"When I talk openly about being a priest in the queer community, I often feel misunderstood. 'How can you work for this organisation?' they say. I understand this question, because behind it lie deep wounds. The church's proclamations, the way that queer clergy are treated, all these things have made it impossible for many to find a home in the church.

"I recently found out from a colleague that he did not want to baptise a child because the kid had two mothers. That was painful, both for the family and for me. But these are absolutely exceptions. The institution has changed. Of course my wife and I can live openly and proudly in the parsonage, and here in Lower Saxony we can also get married in church. But we must keep the discussion open.

"I can still remember how this theology professor used to say cheerfully that as long as 'the gays' didn’t hit on him, he was fine with whatever they were doing.

"In my experience, gay women are treated differently from gay men in the church. As a woman, you are often already excluded from the camaraderie and the habitus men share anyway. Gay men occupy an in-between position, but sometimes you can notice they are being treated differently by the way other men of the church greet them. The church is made for men: clergywomen must acknowledge it, even though our numbers are rising. It's mostly heterosexual, white, family men who sit on the highest ranks. Who knows how many of them think like that professor."

Eric Haußmann, 36, Priest at St Mary’s Church in Berlin

Pfarrer Eric haußmann
Photo courtesy of Eric Haußmann

"As far as I can see, no one in my congregation showed an interest in me being gay. Nobody has ever treated me differently. I can only imagine that it’s not like this everywhere. My congregation allowed me to feel that everyone counts and should be valued as a whole person – and I'm very thankful for that. My sexuality was not the important part; what mattered was that I exercised my ministry with joy and attentiveness.

"Faith and homosexuality are not mutually exclusive. Whoever thinks that homosexuality is wrong from a Christian perspective is terribly mistaken. I firmly believe that people are very multifaceted and are made to be one-of-a-kind. Sexuality is part of that. Those who marginalise people based on their gender and sexual identity do not share my idea of God's love. For me, it's unconditional."

Jörg Zabka and Alexander Brodt-Zabka, both 50, Priests at the Martin-Luther Church in Berlin, and civil partners since 2006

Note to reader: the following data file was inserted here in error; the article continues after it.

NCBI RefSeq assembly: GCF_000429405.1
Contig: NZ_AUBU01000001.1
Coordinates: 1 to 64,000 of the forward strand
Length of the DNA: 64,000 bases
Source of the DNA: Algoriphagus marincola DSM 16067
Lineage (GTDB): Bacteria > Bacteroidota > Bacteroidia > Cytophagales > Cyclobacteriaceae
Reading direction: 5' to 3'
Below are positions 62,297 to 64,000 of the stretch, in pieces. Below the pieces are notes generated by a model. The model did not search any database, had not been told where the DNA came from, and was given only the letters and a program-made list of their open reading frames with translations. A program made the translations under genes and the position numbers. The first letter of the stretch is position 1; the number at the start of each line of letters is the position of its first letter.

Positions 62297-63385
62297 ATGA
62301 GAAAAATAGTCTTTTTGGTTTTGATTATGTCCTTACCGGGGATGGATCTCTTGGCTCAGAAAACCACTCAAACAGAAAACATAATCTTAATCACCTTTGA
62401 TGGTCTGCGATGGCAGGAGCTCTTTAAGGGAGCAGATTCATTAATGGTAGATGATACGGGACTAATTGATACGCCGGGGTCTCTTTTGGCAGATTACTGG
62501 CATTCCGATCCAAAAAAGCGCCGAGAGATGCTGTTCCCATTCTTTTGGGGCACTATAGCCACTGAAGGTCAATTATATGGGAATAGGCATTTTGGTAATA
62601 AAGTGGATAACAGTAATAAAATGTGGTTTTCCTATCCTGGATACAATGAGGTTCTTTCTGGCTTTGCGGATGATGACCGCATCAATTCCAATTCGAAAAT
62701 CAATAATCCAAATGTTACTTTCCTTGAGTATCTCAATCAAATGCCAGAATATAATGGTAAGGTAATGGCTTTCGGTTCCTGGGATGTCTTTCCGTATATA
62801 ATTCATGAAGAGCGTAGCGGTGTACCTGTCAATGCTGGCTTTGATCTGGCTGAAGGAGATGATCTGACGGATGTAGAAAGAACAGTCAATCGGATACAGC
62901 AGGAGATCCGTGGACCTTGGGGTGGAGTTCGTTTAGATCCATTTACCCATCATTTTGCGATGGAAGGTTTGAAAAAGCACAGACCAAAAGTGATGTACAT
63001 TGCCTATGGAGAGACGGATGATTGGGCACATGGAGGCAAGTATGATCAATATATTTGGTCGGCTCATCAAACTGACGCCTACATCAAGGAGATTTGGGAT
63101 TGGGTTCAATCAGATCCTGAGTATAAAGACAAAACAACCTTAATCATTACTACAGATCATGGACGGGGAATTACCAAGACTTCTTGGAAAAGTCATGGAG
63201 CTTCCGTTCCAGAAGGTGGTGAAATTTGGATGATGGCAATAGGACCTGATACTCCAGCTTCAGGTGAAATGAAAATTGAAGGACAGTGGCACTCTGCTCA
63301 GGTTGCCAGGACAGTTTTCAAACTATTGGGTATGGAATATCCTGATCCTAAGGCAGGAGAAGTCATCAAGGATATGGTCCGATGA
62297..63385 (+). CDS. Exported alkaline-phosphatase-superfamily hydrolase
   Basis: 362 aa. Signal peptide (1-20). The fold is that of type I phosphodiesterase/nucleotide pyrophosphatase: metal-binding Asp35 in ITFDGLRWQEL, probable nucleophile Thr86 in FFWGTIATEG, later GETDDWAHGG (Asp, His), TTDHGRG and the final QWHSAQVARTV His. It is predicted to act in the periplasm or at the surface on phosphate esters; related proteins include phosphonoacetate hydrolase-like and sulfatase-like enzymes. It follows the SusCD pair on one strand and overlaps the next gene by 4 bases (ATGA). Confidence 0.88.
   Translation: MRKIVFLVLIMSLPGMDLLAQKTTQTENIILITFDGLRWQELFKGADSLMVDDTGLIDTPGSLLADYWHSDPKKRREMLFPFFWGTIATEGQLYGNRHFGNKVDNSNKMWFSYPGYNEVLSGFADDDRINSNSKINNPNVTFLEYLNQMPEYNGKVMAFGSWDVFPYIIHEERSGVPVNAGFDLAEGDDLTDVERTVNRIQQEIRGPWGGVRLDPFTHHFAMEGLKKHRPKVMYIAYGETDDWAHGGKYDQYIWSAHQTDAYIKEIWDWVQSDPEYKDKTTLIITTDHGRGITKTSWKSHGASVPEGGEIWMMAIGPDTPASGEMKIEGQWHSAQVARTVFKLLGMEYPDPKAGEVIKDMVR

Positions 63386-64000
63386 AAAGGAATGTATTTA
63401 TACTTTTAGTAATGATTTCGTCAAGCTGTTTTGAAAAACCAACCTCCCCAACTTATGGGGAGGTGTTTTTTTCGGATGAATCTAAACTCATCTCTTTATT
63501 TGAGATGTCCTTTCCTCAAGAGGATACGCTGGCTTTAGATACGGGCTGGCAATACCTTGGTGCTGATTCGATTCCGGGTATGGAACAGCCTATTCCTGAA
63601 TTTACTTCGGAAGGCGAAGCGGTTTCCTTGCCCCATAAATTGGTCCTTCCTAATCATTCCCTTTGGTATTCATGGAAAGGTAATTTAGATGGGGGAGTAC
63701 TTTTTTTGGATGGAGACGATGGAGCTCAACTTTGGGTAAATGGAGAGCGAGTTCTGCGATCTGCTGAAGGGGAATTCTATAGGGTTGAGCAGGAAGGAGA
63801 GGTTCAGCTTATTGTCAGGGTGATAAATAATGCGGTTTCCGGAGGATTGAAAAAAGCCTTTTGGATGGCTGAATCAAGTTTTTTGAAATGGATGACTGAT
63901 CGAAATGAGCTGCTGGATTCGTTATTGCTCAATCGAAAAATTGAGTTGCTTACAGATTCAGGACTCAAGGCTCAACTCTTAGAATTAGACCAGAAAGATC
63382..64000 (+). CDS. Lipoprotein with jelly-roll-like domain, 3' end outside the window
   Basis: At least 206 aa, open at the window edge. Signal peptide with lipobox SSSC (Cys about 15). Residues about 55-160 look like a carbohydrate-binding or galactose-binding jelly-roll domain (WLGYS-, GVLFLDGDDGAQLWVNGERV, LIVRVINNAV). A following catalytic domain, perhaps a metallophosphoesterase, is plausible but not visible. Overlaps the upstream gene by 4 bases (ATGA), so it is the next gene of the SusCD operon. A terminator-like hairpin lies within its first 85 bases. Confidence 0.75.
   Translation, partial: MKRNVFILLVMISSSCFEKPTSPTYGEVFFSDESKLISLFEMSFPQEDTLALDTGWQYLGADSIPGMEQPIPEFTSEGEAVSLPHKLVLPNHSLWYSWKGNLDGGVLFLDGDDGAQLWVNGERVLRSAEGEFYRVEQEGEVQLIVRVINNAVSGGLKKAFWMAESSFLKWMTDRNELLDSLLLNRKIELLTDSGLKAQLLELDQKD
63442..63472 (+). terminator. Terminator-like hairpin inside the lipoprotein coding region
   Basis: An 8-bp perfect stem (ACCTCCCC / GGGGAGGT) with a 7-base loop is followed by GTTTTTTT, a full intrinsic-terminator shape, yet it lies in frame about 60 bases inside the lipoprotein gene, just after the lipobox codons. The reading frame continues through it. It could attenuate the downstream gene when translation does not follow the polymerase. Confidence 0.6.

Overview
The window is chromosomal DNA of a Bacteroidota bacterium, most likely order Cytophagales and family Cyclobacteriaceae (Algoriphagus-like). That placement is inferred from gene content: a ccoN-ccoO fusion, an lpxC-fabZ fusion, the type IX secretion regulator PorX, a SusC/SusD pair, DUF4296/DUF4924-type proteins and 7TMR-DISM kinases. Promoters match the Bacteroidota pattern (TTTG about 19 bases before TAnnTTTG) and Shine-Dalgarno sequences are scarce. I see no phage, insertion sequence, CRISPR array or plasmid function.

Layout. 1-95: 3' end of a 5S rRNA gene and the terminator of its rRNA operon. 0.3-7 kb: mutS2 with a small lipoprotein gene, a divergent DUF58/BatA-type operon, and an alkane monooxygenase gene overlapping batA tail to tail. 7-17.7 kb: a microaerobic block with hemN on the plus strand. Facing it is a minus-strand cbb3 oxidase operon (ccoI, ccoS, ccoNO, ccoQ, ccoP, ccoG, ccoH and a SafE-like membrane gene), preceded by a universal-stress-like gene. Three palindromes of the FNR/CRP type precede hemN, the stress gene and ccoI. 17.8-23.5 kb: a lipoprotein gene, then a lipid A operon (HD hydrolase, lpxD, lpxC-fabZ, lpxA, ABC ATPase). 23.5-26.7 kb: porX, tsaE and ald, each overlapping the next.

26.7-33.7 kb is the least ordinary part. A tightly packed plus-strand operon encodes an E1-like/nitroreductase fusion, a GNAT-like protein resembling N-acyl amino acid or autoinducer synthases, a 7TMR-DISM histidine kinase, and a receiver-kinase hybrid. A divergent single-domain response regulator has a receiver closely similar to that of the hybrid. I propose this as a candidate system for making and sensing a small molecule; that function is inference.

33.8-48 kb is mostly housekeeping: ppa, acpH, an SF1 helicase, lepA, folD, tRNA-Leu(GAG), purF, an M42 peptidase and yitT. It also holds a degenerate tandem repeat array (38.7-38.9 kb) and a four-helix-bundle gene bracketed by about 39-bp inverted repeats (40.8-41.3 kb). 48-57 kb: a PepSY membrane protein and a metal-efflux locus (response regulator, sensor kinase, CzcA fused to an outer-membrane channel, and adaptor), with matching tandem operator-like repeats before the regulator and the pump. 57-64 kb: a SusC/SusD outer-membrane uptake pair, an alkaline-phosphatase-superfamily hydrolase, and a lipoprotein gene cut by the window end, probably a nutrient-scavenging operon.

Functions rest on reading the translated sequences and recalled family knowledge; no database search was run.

Jörg und Alexander Zabka
Photo: Shirin Siebert

Alexander Brodt-Zabka: I am who I am, and I was created by God in His beloved image. As a church, it's our job to make this truth available to people, unconditionally. In a society where performance and self-betterment are increasingly important, we need more than ever this confirmation from above. You are good, you are whole, you are beautiful – exactly the way you are. I have never made my identity an explicit topic of discussion, nor have I let anyone else do that. Who wants to discuss it with me is free to do so, but this is also true for other issues.

Jörg Zabka: There are no parts of my life in which I am not gay, and there are no parts of my life in which I am not Christian. I grew up in East Germany, where the church was a community of people giving each other stability and support, including groups of gays and lesbians fighting for their rights. But of course there were some individual ministers in leadership positions who did not want to make me a priest. In the end, they didn't win this one.

"Ten, 15 years ago, many were still not quite sure. Now, interactions with gays and lesbians are totally natural for most people in my church. For some, meeting me was a completely new experience, which they learnt a lot from. I've been rejected at times, in and outside of the congregation. But there are people who have looked for me specifically as a spiritual guide, because my example has empowered them to stand up for themselves.

"People in this country often hold the preconception that the church is particularly hostile towards the LGBTQ community. We see over and over again how certain groups feed off of these prejudices to score political points. As a church, we must do something against these prejudices. Loving your neighbour as yourself does not leave anyone out."

This article originally appeared on VICE DE.